Pictured here are engines that are unidentified. If you have any information that will aid in the identification of these engines, please contact the person whose email address appears with the picture. If you have an engine that you would like to include on this page, please contact me, Ken Christison, at: firstname.lastname@example.org
(click on images for full view or to go to page)
Semi-diesel in Queensland
|So far it has been ascertained this engine is "a hot bulb 2 stroke semi diesel", this engine is located up on the Wenlock River at the now closed down gold diggings at Batavia Downs (50/60's), Cape York, the engine and other old machinery is part of the Queensland Heritage listing and as such will deteriorate over time. Click thumbnail for larger view. mailto:email@example.com|
|Dick Welty of Temecula, California sent some pictures along with a description of this neat little engine he calls a "Wizzding". Click on the picture to see more images.|
From Ed and Nick Rowland comes this interesting engine, along with several other equally interesting unidentified engines. Please click on the picture at left to go to their page.
Adrie and Jeanne Oostvogels have owned this engine for a few years now and would like to know what it is. Please click on image to go to their webpage with more photos.
, Trigg Western Australia
This engine has a bore of 4 inches and a flywheel diam of 36 inches ...it is a petrol [ gas ] engine.
Ogborne, Trigg Western Australia
It is a single cylinder ,water cooled four cycle engine . It was found nearSouthern Cross [ name of the town ] in Western Australia . I have a feeling that it is of Australian manufacture but I may well be wrong.
|From Jim Sherman of Vashon, WA comes this
interesting engine. For more information, click on the
image at left. If you can help Jim, please contact him
|From Peter Ogborne comes
this interesting engine.
"It is a
4 cycle water cooled single cylinder engine . I do know
that it was made in the German town of Chemnitz and I
would say that it was definitely pre ww2. It looks like
it may have been marine but then again no one in the
marine circles knows any thing about it ."
|Darryl Payne of NZ sends pictures of this small engine for identification.. There are some parts missing, but hopefully there is enough there to give someone an idea of the maker. Click on the picture for more details.|
|Diccon Roberts of the UK sends us this little gem for identification. Click on the picture to learn more about it.|
|Bill Brueck is seeking a positive identification of this inverted engine, thought to be a Davis. Click on the image for more information.|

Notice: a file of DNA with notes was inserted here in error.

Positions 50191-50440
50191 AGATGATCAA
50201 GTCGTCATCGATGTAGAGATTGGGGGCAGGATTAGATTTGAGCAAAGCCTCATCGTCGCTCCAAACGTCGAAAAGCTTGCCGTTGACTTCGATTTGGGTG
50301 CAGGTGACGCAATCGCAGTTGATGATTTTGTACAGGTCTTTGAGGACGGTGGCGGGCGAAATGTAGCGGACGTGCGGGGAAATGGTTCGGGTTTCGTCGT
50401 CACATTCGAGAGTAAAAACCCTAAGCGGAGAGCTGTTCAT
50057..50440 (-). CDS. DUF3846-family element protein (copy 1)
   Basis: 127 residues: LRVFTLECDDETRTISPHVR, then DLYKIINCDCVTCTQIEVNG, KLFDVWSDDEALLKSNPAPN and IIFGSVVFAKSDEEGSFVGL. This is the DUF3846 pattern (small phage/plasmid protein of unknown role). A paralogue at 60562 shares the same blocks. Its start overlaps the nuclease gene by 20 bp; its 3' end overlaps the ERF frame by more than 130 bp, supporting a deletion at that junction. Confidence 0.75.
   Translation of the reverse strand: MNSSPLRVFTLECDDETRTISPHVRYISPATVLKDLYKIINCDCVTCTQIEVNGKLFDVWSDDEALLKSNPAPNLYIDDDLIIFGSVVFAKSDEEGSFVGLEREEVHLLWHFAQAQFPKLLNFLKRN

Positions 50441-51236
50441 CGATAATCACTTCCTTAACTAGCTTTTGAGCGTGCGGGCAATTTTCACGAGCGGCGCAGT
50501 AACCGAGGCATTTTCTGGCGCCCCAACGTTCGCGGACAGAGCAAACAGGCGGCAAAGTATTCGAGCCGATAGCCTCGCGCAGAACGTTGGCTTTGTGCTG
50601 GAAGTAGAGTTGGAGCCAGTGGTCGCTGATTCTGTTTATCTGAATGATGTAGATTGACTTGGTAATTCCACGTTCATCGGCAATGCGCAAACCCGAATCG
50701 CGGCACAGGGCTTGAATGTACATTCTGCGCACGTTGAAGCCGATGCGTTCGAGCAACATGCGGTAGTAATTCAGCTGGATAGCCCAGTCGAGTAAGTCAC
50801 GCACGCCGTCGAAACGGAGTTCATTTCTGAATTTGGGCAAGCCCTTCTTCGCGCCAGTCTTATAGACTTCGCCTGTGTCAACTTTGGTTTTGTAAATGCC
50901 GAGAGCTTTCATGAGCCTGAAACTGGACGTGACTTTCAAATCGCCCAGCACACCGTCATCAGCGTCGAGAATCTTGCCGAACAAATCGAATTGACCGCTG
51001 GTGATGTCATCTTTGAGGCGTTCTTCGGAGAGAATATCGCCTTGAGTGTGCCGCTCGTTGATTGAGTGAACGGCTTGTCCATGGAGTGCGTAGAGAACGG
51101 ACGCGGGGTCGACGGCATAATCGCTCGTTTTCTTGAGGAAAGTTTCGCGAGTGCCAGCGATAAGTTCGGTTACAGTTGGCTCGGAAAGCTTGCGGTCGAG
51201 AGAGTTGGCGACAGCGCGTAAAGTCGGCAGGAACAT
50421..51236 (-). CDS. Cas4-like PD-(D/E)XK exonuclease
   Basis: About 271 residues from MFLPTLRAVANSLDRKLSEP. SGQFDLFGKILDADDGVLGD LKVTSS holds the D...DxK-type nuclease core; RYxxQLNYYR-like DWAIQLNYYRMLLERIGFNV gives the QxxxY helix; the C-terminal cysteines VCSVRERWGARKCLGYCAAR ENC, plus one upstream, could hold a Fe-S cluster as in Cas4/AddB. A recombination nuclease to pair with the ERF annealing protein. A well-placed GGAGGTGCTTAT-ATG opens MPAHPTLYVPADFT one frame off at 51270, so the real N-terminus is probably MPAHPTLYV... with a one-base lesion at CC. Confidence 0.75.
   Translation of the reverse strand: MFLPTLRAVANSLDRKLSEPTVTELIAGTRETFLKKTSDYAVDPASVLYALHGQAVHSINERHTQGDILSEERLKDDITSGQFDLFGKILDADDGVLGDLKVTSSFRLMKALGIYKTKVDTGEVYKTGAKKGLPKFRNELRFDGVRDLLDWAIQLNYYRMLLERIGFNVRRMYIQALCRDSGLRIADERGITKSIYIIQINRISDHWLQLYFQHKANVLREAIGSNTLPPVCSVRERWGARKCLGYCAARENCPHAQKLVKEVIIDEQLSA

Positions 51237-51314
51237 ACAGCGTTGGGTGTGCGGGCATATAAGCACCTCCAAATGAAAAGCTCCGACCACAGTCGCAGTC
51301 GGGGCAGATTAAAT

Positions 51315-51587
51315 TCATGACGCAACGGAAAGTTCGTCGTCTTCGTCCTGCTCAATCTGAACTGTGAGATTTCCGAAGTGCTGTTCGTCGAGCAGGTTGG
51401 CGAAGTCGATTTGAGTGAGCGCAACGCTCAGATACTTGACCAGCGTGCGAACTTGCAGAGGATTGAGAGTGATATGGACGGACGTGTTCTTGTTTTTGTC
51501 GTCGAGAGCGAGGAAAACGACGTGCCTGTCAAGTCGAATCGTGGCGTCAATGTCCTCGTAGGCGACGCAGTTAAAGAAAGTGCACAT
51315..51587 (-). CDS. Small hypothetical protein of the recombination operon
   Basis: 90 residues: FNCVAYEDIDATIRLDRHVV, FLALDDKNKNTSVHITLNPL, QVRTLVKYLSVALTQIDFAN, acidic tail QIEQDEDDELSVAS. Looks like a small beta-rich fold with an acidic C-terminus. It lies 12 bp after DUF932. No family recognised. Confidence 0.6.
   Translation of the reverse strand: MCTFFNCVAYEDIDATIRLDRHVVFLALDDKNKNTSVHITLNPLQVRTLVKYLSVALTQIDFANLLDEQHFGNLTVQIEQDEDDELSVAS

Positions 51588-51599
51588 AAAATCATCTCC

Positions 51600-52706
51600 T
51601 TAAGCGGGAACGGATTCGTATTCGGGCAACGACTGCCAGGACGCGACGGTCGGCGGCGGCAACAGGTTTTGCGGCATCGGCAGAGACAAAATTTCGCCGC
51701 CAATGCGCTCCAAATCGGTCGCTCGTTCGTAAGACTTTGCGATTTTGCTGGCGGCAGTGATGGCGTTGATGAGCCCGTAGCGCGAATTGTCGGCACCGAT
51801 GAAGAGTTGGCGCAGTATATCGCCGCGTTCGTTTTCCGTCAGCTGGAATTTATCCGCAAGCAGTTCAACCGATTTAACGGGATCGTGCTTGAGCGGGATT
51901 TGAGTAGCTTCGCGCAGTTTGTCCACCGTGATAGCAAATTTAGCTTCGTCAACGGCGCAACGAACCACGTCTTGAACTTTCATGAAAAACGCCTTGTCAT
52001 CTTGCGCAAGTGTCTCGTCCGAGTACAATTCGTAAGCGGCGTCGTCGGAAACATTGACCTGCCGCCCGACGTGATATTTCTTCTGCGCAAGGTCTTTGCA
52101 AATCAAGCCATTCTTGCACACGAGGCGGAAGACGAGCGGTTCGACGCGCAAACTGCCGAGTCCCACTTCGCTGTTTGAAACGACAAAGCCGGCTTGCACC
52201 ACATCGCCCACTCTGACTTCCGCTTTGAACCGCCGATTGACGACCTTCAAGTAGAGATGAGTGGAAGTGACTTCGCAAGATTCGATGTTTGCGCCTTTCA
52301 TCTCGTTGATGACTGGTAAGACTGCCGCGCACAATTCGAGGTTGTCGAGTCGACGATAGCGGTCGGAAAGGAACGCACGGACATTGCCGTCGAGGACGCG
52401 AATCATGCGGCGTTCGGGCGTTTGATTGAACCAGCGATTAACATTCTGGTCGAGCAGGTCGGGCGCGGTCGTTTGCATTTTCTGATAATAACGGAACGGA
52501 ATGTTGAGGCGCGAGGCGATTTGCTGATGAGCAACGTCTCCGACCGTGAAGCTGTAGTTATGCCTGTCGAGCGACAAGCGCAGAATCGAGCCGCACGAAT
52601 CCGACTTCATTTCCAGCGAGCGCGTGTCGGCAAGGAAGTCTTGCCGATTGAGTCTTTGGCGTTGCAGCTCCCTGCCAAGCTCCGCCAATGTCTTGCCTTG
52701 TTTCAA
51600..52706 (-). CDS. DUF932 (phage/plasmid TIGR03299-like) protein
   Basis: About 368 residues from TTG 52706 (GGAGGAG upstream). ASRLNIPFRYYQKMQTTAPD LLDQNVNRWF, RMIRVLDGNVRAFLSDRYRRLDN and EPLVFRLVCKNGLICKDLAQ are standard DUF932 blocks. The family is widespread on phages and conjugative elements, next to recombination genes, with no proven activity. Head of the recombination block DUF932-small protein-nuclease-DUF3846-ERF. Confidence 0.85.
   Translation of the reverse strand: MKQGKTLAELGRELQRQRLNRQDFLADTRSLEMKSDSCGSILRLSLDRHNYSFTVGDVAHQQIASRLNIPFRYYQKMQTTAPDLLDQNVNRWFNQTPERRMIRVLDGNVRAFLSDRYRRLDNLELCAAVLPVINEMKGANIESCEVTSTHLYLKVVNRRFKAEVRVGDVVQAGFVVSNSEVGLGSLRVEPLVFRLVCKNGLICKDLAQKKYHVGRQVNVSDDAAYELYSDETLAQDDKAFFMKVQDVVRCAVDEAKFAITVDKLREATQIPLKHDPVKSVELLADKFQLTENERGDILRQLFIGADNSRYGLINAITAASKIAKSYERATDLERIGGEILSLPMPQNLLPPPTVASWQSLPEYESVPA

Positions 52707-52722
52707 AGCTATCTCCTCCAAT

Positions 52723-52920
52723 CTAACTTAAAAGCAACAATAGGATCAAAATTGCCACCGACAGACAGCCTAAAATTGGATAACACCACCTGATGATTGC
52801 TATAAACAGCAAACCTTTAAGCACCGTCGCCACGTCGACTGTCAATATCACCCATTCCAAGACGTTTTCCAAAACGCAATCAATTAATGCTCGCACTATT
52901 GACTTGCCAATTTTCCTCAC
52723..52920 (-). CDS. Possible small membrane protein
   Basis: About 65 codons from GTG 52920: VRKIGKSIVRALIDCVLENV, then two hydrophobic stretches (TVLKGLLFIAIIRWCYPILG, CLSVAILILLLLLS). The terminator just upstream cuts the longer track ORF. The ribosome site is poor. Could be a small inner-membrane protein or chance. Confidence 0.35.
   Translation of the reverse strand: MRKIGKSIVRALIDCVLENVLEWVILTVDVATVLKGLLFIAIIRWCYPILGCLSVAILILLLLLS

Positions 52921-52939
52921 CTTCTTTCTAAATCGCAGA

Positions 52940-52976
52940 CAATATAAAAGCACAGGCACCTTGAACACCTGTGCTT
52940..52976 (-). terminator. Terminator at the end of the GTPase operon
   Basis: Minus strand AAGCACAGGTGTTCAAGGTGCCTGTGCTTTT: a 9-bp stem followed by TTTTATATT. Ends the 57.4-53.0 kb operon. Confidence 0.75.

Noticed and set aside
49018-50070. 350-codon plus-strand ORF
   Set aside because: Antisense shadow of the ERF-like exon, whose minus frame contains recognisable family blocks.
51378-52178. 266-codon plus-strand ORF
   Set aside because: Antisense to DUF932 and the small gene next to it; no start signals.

|Greg Weinfurtner submitted this picture of a small air cooled engine that might be a Wisconsin. For more on this "mystery" engine, click on the image at left.|
From Peter Ogborne firstname.lastname@example.org of Trigg, Western Australia, comes this entry: It is a hot tube engine with a belt driven governor ,the bob weights are inclosed in the horizontal drum .
(updated Jan. 24, 2002)
|This steam engine ran a sawmill, and belongs to a gentleman in Nova Scotia who is a friend of Dave Reed. If you can identify it, please contact Dave at: email@example.com|
|Keith Kinney is looking for any information possible on this little marine engine. Just click on the image to go to his page.|
|The three images above were sent in by Dave Otto at: firstname.lastname@example.org Dave describes this engine as: "It is about 3 hp and almost appears to have been shop made. Not that all engines weren't built in shops but this one looks like it may have been a one off type of deal. Except for the major parts, block, water hopper, flywheels, and head, all of the parts have been machined from solid bar stock."|
|Ron Haskell is looking for help in
identifying this interesting engine. To see more
pictures, go to his page at: http://albums.photopoint.com/j/AlbumList?u=924479
and click on Mystery engine. Click on this picture to
enlarge it. You can contact Ron at: email@example.com
|This engine is owned by Paul Gray. He has several pictures on his webpage that can be found at: http://www.dol.net/~pgray/mystery.htm|
The three pictures above show an unidentified engine submitted by Paul at: Paul141@aol.com
Thanks to Ted Brookover for identifying this as a Stewart "Little Wonder" by Chicago Flexible Shaft Co.
|If you have an unidentified engine and want it included here, please contact me, Ken Christison, at: firstname.lastname@example.org|
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